Amy Mathews Amos has worked at the interface of environmental science
and public policy for more than 25 years as an analyst, advocate, consultant, and now writer. Her writing has appeared
in the Washington Post, High Country News, Ensia, and other
The latest indication of wildlife recovery in Gabon is a solitary male lion captured on a remote video camera that was set up to study chimpanzees. Nobody knows how he got there, or why he’s chosen the forest as his home.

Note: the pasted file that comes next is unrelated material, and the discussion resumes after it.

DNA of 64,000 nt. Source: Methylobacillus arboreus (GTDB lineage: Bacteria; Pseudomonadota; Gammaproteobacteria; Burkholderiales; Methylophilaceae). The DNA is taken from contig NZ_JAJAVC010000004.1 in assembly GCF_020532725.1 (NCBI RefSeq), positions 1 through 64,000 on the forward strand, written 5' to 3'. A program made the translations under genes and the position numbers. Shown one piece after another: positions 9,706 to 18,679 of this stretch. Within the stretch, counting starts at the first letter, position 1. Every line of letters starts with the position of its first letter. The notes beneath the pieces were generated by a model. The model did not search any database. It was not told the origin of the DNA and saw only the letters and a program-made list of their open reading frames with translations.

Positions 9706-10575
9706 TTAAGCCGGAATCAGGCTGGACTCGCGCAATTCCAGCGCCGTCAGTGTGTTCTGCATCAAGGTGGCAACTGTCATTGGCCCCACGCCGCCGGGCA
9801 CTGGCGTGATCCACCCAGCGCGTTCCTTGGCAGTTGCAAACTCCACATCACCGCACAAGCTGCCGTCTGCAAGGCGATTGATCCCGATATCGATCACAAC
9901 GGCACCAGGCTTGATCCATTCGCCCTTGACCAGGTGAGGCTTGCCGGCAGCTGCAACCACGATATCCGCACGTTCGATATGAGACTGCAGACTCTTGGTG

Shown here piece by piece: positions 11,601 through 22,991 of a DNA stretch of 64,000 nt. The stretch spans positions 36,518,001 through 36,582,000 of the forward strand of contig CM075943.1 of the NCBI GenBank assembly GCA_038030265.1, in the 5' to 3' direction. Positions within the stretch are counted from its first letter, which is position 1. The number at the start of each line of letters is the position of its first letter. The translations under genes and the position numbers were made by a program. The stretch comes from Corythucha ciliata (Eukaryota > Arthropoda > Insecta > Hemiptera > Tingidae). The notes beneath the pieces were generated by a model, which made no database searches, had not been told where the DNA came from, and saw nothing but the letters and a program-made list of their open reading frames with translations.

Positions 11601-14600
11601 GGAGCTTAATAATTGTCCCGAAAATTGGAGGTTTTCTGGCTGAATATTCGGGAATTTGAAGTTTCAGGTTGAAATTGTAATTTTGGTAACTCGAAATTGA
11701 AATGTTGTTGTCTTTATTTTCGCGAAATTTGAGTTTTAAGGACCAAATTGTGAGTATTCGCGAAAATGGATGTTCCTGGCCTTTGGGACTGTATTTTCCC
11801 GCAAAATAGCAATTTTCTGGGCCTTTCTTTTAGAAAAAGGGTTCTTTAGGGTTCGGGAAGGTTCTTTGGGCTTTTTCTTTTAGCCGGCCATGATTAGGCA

It went against most everything scientists thought they knew at the time, but when Cornell University researchers studied the mating habits of bobolinks 30 years ago, they saw that it wasn’t just the males who were fooling around on the side. The females were too—and for good reason.